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New delay sets start on M74’s missing link back 6 months


GLASGOW'S M74 has been hit by another delay - this time due to problems thrashing out a contract with the builder.

Now the £550million missing link' scheme is up to six months behind deadline, with construction work not expected to start until New Year at the earliest.

Issues including the clearance of contaminated land on the planned five-mile route, and complications over how railway tracks will be bridged, have led to problems in financial negotiations between Transport Scotland and Interlink M74, the single consortium which has bid for the contract.

It's the latest hitch to the project which has already been dogged by delays due to a public inquiry and a legal challenge by green campaigners.

advertisementThe link from the East End to the M8 west of the Kingston Bridge is expected to create thousands of jobs and regenerate some of Glasgow's poorest areas. Work was originally due to be under way in 2006.

Transport Scotland has been negotiating the contract with the developer since last October and the deal was meant to be signed by April, with construction starting in September. However it today it now expects the deal to be signed "in the autumn".

An October agreement would be six months after April 1, the contract start-date originally demanded by the government agency when the project went out to tender last year.

Work will not start until next year, it confirmed today, with completion pushed back from September 2010 to 2011 - if everything goes as planned.

A Transport Scotland spokeswoman said: "The M74 is a complex project and it is vital all the relevant construction issues are fully understood to ensure value for money. We have agreed, following discussions with the joint venture, to allow a bit more time for the tender."

She added: "This scheme is being procured on a design and build basis and there are numerous complex issues such as contaminated land and large number railway crossings.

"Work was expected to start at the end of 2007 and is now expected to start in the first quarter of 2008.

"The road was expected to be open towards the end of 2010. We now expect the road to be open in 2011."

Glasgow Cathcart MSP Charlie Gordon, a former city council leader, warned against delays and wanted the deal signed off before the May election.

He said today: "The start date has slipped again and that's unacceptable. Officials have been aware of these problems for some time. It seems to me somebody has to knock some heads together."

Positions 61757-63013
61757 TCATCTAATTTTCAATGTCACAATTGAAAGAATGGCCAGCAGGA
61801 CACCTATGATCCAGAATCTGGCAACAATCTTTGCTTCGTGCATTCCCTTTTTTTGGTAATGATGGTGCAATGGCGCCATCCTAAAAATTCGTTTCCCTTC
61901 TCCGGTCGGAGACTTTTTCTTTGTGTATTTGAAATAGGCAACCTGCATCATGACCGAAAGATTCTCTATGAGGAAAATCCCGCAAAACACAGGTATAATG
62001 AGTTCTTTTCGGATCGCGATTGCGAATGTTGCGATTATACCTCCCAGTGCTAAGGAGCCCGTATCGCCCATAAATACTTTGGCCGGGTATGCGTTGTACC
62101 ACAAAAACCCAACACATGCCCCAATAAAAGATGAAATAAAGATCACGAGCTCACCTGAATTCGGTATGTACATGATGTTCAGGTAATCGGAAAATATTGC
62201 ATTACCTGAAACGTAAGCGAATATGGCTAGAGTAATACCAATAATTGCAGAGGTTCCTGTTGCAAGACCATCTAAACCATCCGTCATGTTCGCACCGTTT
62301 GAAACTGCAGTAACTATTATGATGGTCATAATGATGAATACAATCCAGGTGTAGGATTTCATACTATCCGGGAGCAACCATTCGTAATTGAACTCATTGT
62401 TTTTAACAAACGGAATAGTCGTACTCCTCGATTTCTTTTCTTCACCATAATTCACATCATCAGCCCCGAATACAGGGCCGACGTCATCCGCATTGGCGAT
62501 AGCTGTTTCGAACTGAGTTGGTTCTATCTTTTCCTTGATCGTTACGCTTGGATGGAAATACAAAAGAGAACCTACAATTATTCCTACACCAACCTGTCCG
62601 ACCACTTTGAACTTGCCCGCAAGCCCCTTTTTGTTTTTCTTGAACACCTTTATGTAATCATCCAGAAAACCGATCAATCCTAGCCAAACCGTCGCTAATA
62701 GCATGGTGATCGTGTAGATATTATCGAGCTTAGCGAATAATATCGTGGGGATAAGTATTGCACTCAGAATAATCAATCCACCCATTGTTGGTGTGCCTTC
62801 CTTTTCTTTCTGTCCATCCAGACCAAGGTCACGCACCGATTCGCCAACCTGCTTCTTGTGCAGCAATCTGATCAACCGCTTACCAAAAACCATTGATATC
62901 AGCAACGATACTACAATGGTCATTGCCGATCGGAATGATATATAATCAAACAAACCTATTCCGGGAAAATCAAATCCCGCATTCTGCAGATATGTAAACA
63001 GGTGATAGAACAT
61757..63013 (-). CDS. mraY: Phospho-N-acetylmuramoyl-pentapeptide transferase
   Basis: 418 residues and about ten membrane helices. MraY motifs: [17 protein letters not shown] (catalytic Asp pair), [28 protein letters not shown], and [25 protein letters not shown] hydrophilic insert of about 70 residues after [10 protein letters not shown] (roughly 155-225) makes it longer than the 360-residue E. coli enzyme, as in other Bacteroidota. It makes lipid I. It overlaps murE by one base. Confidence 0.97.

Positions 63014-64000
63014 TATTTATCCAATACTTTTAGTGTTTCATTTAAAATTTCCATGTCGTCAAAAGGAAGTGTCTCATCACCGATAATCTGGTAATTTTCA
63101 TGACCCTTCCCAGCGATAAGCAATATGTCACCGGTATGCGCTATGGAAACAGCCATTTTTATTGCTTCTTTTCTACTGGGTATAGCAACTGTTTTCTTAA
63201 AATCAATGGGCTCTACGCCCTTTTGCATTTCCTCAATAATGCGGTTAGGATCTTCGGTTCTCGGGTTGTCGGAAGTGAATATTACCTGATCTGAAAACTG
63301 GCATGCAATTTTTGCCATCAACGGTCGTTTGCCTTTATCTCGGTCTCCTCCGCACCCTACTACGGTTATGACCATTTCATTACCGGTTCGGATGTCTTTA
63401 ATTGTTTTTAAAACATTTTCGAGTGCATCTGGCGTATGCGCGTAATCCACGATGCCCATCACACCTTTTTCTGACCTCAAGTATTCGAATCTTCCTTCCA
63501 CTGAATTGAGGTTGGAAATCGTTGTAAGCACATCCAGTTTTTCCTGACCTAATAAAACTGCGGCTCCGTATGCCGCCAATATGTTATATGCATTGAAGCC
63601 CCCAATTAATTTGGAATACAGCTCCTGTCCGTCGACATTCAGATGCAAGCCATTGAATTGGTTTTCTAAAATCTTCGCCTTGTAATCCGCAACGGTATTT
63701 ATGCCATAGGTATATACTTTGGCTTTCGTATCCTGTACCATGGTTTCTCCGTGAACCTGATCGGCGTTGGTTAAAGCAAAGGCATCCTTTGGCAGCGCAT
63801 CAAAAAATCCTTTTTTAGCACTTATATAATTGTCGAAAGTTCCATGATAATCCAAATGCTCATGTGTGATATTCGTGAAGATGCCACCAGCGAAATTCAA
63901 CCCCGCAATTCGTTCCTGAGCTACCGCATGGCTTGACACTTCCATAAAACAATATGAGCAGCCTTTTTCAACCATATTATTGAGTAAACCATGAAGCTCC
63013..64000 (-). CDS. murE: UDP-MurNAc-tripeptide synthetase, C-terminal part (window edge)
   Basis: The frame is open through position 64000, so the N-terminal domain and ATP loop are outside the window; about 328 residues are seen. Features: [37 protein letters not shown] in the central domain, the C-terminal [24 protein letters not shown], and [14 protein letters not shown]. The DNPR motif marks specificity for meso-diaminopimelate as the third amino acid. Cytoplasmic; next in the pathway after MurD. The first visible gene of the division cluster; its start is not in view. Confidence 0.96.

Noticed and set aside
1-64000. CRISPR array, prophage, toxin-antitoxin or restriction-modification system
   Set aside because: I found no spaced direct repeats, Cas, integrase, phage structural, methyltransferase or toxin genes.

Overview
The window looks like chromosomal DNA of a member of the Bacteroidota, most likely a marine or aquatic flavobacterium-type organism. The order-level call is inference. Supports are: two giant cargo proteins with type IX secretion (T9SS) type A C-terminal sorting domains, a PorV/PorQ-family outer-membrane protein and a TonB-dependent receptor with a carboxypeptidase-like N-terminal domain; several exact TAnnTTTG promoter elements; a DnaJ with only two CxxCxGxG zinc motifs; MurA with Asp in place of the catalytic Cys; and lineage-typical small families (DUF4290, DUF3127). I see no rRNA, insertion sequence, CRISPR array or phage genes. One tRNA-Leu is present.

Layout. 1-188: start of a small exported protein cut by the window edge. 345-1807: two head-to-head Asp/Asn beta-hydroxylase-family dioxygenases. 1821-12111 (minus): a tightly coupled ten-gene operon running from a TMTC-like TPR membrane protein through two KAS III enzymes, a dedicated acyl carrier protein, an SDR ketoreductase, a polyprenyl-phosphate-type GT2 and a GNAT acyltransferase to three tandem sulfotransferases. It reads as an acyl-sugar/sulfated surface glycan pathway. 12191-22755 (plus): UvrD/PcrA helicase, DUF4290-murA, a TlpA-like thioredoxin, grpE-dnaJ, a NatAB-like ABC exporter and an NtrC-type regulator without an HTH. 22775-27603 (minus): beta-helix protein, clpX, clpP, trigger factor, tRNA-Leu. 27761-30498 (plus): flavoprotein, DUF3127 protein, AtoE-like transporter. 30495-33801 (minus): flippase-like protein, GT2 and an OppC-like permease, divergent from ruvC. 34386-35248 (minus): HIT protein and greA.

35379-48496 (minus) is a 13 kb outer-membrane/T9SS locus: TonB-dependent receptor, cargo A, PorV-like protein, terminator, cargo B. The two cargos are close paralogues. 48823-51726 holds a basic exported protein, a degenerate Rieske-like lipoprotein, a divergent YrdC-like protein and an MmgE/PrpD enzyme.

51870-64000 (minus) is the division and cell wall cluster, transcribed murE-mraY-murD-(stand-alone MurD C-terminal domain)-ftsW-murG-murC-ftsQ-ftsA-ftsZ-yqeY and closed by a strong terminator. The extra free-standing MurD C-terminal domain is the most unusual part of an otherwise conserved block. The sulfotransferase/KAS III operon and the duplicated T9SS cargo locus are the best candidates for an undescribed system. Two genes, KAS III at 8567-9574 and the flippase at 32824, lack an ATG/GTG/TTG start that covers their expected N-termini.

from the ET

This is Bloody disgraceful. They forced the football team from my Dads home town to vacate their ground a year early so they could start the Motorway through it. Now they have been forced to rush to build a new ground. ARGH!!!!!
 

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Doesn't surprise me in the slightest. This motorway was meant to be finished next year originally. A mix of their own incompetance and the fucking hippy brigade.
 

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Sgitheanach
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Hey, what's going on with this flipping extension then? I have noticed a clearance of warehouses around the Scotland street area of late but have heard nothing about it... Am I going to wake up in a few days time to see vast swathes of grey concrete snaking it's way over the Vicky road?!
 

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MORI
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M74 extension: Will the gap ever be filled?

Get Glasgow moving


Herald

‘One month’ to save the M74 road extension programme

Ministers have just over a month to finalise a deal to build the half-billion-pound "missing link" in Scotland's motorway network, it emerged last night - as doubts persist over the government's commitment to the project.

Senior officials are in sensitive talks with the sole consortium to bid for the right to construct the M74 extension, effectively completing a high-speed ring road around central Glasgow first planned in the closing months of the Second World War.